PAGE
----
Generosity in a stingy time

Matthew is the only gospel that includes this story and it expands on helps explain the previous chapter in which a rich man walks away from Christ and the disciples, who had “left everything and followed” Christ asks, “What will we have?” v. 27. Jesus tells them that they will judge Israel and that anything they have lost—houses, brother, sister, parents, children, or land “for my name's sake” will inherit eternal life and an overabundance of what has been lost. Jesus summarizes this teaching in 19:30 and 20:16. They aren’t exactly the same but their similarity tie them to one another; “But many who are first will be last, and the last first” and “So the last will be first, and the first last”.

The story that leads off chapter 20 is as normal to life in the first century as commuting is for us. A vineyard owner, quite possibly during harvest, makes repeated trips to a common area where people gathered for work. He offers to pay the going rate of a ‘denarius’ for each man’s work. Later, at 9 am, noon, 3 pm, and as late as 5 pm hiring people with the agreement in verse 4 “whatever is right I will give you.”.

At closing time, the owner pays all the workers the same wage—one denarius. The ones that worked one hour as well as the ones that worked a 12-hour day earned the same. Those who worked all day were upset. They expected to get more because of the time they’d work. It wasn’t fair to their way of seeing things. They were upset that their boss would equate their value with that of men who only worked an hour.

The Begrudging Spirit

Those who felt cheated had accepted the world’s way of negotiating their pay which, “is part of the value system or the world…a system [that] uses productivity to determine wages (Baeta).” Our Lord’s Kingdom doesn’t work the way the world does. It is a different value system in which God treats us “not according to our works but according to His compassion and mercy (ibid.).”

The first workers, when confronted with apparent unfairness responded in terms of self-interest. “He was only thinking about himself, not about the generosity and intervention of the landowner or the fortune of the other laborers (Wilkins 665)." Like those hired earlier the landowner pays them a fair amount (Blomberg 302).

Don’t be shocked by this for it is evident in the lives of others in Gods’ Word. In Exodus 16 The grumbling of the people is repeated 15 times in these short verses. They aim their grumbling at Moses and Aaron, but Aaron informs the people, “in the morning you shall see the glory of the Lord, because He has heard your grumbling against the Lord” v7. At the end of Jonah’s ministry, the prophet is left alone and unhappy because God forgave the Ninevites. Jonah is angry over a plant God allowed to grow and then destroyed. When asked by God in verse 9, “God said to Jonah, ‘Is your anger about the shrub a good thing?’ and Jonah said, ‘Yes, my anger is good—even to the point of death!’.” If you have never read Jonah it ends with him sulking on a hillside overlooking the city that had received the gracious mercy of God.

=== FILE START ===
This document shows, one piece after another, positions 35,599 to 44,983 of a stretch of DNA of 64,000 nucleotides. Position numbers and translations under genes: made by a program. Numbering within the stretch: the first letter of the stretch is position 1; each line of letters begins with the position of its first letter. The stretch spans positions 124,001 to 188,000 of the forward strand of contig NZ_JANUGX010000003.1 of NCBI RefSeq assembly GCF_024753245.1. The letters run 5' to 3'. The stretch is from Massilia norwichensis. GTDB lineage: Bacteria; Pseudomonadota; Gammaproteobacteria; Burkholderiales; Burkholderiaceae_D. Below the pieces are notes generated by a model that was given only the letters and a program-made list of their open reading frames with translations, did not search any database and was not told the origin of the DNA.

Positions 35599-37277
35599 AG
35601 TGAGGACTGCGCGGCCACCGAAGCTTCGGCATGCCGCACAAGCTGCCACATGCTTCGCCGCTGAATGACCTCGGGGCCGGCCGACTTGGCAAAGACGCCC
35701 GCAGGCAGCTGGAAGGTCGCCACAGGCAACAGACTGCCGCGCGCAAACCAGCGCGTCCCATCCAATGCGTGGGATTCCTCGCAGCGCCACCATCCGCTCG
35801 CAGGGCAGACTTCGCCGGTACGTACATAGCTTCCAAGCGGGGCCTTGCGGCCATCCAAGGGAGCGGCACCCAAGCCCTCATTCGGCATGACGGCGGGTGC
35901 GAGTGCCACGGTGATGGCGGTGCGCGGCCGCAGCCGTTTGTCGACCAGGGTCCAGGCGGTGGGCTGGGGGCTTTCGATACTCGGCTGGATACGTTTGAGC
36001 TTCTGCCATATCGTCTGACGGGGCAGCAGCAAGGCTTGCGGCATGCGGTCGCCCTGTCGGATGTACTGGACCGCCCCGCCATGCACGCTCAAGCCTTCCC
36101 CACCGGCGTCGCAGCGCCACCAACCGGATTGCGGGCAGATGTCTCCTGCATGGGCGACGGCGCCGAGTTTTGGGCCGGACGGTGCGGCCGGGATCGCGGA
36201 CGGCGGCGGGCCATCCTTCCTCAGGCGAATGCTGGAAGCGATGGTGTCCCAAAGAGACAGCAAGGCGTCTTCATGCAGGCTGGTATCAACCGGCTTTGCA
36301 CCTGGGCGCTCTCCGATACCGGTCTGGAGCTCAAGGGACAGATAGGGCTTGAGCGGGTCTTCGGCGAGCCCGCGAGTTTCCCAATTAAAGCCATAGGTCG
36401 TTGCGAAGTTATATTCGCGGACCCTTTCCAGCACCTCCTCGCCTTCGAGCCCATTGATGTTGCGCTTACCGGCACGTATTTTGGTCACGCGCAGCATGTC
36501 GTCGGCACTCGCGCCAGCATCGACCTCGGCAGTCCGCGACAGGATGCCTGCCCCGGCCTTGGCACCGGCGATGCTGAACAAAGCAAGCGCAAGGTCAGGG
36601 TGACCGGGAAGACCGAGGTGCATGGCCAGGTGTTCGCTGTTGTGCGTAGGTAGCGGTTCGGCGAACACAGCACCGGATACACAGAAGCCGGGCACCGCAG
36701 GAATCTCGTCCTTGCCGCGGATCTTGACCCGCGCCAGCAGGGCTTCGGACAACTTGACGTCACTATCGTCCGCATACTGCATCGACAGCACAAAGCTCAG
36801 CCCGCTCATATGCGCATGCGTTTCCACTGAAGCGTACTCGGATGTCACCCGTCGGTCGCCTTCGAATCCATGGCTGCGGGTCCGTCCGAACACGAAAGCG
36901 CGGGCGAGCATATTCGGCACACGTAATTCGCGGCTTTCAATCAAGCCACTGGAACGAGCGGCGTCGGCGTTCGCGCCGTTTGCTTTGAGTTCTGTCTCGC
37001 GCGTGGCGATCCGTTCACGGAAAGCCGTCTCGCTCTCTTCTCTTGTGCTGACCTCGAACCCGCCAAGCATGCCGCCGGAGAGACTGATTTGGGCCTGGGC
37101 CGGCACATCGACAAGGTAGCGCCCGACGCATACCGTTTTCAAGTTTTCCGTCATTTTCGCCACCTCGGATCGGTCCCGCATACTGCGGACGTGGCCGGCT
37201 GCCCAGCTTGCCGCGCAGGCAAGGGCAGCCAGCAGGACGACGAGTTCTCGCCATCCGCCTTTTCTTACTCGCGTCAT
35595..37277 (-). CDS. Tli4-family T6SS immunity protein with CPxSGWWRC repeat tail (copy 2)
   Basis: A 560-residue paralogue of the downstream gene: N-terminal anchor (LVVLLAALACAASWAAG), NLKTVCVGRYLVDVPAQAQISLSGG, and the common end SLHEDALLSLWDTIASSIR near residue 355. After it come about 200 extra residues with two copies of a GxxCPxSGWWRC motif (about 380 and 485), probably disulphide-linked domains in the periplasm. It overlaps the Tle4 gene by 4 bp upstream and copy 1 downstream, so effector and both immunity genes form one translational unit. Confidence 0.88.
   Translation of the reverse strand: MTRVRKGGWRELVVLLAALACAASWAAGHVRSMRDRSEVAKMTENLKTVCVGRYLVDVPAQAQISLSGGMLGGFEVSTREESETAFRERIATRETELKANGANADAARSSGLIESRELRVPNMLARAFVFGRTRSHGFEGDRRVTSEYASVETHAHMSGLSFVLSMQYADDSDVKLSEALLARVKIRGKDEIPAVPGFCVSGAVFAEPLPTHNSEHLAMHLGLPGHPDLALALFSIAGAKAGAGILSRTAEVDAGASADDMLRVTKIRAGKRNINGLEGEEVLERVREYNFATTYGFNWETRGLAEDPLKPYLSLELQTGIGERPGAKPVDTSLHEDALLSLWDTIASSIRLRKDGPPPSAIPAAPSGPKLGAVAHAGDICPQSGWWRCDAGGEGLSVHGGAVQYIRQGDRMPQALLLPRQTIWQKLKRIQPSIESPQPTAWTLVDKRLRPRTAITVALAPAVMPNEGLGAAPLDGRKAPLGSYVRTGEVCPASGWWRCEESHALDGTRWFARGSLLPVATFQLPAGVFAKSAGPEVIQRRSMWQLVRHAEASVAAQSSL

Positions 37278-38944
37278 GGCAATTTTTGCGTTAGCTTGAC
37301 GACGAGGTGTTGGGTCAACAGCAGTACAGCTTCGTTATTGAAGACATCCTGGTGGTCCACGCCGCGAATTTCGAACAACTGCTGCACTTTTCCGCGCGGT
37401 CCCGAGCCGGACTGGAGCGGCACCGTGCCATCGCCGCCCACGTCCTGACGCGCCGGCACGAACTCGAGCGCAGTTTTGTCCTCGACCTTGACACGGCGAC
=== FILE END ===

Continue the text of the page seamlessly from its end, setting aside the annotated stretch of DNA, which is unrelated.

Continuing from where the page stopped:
The Grace of God

The landowner—God answers his workers and us by reminding us that he will do what he wants with his resources. Jesus’ response to one of the grumblers, ‘Friend’ is not friendly. It appears two other places in this gospel “and in each case the person is in the wrong (Augsburger and Ogilvie).” Both are in Matthew 22 and one identifies an invitee to a wedding feast who couldn’t bother to dress for it. The other instance is Jesus’ response to Judas’ kiss.

God’s generosity is at work here in these stories. It will come to fruition in less than a few months when Jesus is nailed to a cross and executed. The grace of God speaks to our culture today here in the U.S. when it comes to race and poverty. The teaching of this story is not meant to promote economic equality or a higher minimum wage, unlike the statement, “This theme of economic and political reversal is a red thread throughout Jesus’s teaching (DeCort).” No! Jesus’ point is that God is gracious, more gracious than the world could fathom.

"In the kingdom where grace reigns supreme, the equality of saints is significantly conditioned only by the priority of the last. The sovereignty of grace relegates the doctrine of rewards to a position of lesser importance (Hagner 573)."